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Rosanna Gilderthorp, Jan Burns and Fergal Jones

severity of impairment that athletes may present with. However, to develop a more stratified approach, similar to other impairment groups, research must be undertaken, upon which a more sensitive classification system could be based. It is the purpose of this paper to explore how such a system could be

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David S. Haydon, Ross A. Pinder, Paul N. Grimshaw and William S.P. Robertson

classifications, 1 as well as performance outcomes. 2 Despite an increase in popularity and research in wheelchair rugby (WCR), there is currently a limited understanding of how the level of activity limitation affects key kinematic variables and their impact on chair acceleration and sprint performance

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Tiago M. Barbosa, Jorge E. Morais, Mário J. Costa, José Goncalves, Daniel A. Marinho and António J. Silva

The aim of this article has been to classify swimmers based on kinematics, hydrodynamics, and anthropometrics. Sixty-seven young swimmers made a maximal 25 m front-crawl to measure with a speedometer the swimming velocity (v), speed-fluctuation (dv) and dv normalized to v (dv/v). Another two 25 m bouts with and without carrying a perturbation device were made to estimate active drag coefficient (CD a). Trunk transverse surface area (S) was measured with photogrammetric technique on land and in the hydrodynamic position. Cluster 1 was related to swimmers with a high speed fluctuation (ie, dv and dv/v), cluster 2 with anthropometrics (ie, S) and cluster 3 with a high hydrodynamic profile (ie, CD a). The variable that seems to discriminate better the clusters was the dv/v (F = 53.680; P < .001), followed by the dv (F = 28.506; P < .001), CD a (F = 21.025; P < .001), S (F = 6.297; P < .01) and v (F = 5.375; P = .01). Stepwise discriminant analysis extracted 2 functions: Function 1 was mainly defined by dv/v and S (74.3% of variance), whereas function 2 was mainly defined by CD a (25.7% of variance). It can be concluded that kinematics, hydrodynamics and anthropometrics are determinant domains in which to classify and characterize young swimmers’ profiles.

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Rienk M.A. van der Slikke, Annemarie M.H. de Witte, Monique A.M. Berger, Daan J.J. Bregman and Dirk Jan H.E.J. Veeger

high seating position for shooting and its assumed negative effect on WMP. The conditions for this trade-off are highly individual, specified by the athlete’s classification, skills, and field position. A prerequisite to quantify the relationship between performance and wheelchair settings is to have

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Rafael E.A. Muchaxo, Sonja de Groot, Lucas H.V. van der Woude, Thomas W.J. Janssen and Carla Nooijen

comply with the International Paralympic Committee Code, stating that all Paralympic sports competitions must be based on an evidence-based classification system ( Tweedy & Vanlandewijck, 2011 ). According to Tweedy and Vanlandewijck ( 2011 ), parasport classification systems should aim to promote sport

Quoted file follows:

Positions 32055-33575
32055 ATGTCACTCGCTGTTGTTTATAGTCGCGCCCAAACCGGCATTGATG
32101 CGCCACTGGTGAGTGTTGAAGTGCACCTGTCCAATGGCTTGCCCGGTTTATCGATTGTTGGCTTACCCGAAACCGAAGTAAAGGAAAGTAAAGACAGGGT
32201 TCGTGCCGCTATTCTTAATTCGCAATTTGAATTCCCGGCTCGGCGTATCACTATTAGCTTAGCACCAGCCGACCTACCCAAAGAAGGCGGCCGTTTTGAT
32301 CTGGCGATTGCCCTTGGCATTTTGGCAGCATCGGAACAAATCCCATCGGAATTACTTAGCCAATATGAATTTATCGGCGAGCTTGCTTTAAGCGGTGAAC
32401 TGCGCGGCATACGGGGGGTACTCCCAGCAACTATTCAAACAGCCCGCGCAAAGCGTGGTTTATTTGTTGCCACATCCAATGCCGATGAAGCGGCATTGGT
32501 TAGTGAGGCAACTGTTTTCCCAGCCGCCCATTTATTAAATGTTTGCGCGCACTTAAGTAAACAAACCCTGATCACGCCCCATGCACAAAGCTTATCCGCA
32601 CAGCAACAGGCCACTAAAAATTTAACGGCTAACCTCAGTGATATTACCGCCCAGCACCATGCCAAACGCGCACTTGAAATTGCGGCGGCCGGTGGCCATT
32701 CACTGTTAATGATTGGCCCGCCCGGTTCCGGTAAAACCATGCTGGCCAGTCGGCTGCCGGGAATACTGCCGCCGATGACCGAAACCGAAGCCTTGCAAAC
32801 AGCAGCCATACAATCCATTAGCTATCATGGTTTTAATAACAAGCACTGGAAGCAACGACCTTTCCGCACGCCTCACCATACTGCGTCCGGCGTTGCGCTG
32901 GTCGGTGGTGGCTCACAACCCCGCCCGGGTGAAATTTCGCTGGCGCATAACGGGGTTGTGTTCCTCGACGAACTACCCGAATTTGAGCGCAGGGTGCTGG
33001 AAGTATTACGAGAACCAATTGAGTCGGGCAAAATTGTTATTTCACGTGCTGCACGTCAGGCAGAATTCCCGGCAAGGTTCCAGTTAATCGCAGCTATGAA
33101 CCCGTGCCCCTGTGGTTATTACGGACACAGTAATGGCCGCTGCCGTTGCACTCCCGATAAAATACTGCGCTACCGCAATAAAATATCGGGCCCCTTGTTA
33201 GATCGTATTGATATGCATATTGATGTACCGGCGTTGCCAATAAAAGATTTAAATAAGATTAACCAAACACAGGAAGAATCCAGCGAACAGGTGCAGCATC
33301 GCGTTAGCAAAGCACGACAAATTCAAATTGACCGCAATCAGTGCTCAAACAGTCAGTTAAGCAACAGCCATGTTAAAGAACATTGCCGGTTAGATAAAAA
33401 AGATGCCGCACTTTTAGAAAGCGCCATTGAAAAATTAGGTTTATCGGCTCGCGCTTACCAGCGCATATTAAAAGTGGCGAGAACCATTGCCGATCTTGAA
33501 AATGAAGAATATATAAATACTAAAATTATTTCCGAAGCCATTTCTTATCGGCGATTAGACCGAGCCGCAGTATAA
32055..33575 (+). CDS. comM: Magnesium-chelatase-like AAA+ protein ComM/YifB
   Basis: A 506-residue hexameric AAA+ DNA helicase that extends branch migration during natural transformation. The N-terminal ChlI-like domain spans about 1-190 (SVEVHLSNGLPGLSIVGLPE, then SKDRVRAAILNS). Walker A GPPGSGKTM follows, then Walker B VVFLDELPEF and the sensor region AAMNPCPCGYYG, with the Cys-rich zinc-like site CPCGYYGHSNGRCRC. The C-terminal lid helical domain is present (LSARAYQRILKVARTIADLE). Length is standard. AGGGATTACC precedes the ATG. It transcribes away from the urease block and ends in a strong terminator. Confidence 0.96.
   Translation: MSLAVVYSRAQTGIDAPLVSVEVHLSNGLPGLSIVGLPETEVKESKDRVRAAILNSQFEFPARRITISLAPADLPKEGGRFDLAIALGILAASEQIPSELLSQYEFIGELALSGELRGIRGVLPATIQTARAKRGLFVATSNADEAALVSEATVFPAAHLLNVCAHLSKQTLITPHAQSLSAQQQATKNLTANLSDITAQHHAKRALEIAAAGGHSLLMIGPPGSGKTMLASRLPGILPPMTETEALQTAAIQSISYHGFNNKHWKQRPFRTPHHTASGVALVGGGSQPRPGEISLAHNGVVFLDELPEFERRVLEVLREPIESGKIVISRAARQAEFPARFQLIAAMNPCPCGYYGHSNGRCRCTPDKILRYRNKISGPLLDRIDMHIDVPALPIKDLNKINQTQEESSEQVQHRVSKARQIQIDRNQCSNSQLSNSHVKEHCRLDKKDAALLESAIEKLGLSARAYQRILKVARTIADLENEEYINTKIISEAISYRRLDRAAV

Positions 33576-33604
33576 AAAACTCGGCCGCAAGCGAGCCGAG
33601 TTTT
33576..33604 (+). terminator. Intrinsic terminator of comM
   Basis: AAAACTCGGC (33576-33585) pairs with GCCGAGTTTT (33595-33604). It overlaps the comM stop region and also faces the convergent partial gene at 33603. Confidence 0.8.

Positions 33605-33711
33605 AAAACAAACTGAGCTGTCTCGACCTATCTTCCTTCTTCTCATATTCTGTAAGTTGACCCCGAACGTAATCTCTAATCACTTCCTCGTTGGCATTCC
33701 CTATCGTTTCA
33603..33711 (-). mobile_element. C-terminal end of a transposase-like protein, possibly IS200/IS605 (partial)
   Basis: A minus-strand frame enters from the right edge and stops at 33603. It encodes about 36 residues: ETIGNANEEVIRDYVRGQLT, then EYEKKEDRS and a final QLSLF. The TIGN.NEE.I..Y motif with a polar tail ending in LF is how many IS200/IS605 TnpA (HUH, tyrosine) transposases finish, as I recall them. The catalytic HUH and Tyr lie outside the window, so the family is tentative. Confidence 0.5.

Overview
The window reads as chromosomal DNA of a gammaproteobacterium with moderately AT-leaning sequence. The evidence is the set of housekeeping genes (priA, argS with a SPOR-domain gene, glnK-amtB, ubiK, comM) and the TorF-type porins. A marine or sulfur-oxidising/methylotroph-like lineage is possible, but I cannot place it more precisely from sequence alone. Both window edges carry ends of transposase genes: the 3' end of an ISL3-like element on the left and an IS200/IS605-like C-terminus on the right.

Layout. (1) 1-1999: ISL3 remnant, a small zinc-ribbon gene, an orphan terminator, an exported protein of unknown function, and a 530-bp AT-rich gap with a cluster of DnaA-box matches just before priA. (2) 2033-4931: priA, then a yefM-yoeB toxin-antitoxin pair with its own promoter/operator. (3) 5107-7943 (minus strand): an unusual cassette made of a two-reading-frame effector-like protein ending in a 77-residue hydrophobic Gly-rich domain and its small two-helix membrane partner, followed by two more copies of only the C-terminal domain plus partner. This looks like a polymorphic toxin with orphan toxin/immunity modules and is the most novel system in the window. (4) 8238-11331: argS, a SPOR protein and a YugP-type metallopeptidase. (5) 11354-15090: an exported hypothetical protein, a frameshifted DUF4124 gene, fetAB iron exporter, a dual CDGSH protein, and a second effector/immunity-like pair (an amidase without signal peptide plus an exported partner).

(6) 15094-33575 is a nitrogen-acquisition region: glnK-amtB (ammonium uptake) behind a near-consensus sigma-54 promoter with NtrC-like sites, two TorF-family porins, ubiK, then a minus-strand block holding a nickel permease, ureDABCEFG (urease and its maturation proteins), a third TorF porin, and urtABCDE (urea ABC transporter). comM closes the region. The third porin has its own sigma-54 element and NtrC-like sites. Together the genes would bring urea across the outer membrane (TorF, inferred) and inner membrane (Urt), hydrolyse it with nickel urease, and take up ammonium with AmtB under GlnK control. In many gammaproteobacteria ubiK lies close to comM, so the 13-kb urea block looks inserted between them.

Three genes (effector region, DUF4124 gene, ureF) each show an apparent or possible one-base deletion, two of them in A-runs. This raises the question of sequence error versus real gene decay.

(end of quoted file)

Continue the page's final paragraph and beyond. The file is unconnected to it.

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James M. Rhodes, Barry S. Mason, Thomas A.W. Paulson and Victoria L. Goosey-Tolfrey

has revealed that WCR is an intermittent sport with players typically covering distances of 2500 and 4600 m during competition 3 , 4 and the majority of time spent performing low-speed activities interspersed with frequent bouts of high-speed activities. 3 Classification has also been shown to

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Raúl Reina, Aitor Iturricastillo, Rafael Sabido, Maria Campayo-Piernas and Javier Yanci

among IFCPF functional classes, demonstrating the usability of those tests for FPCP evaluation. Methods Participants A total of 132 international parafootballers (age = 25.8 [6.7] y; training experience = 10.7 [7.5] y) classified according to the IFCPF classification rules participated in this study

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Anna Pulakka, Eric J. Shiroma, Tamara B. Harris, Jaana Pentti, Jussi Vahtera and Sari Stenholm

studies have examined the effects of sleep and non-wear algorithms on the classification of sleep, non-wear, and sedentary time based on wrist measurement ( Migueles et al., 2017 ; Schrack et al., 2016 ). To address these gaps in the literature, we used accelerometers worn on wrist for 24 hours/day to

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Kirsti Van Dornick and Nancy L.I. Spencer

based on their bodies’ degree of function to determine who they will compete with and against ( International Paralympic Committee [IPC], 2015a , 2015b ; Steadward & Peterson, 1997 ). Classification provides a structure for competition in parasport ( IPC, 2015a ; Tweedy, Beckman, & Connick, 2014

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Joshua Twaites, Richard Everson, Joss Langford and Melvyn Hillsdon

focusing on the raw data are becoming more commonplace. As acceleration is only a surrogate of the true PA performed, methods for converting the data into behavioral metrics are required. A technique of growing popularity is activity classification via machine learning, which creates a model, based on some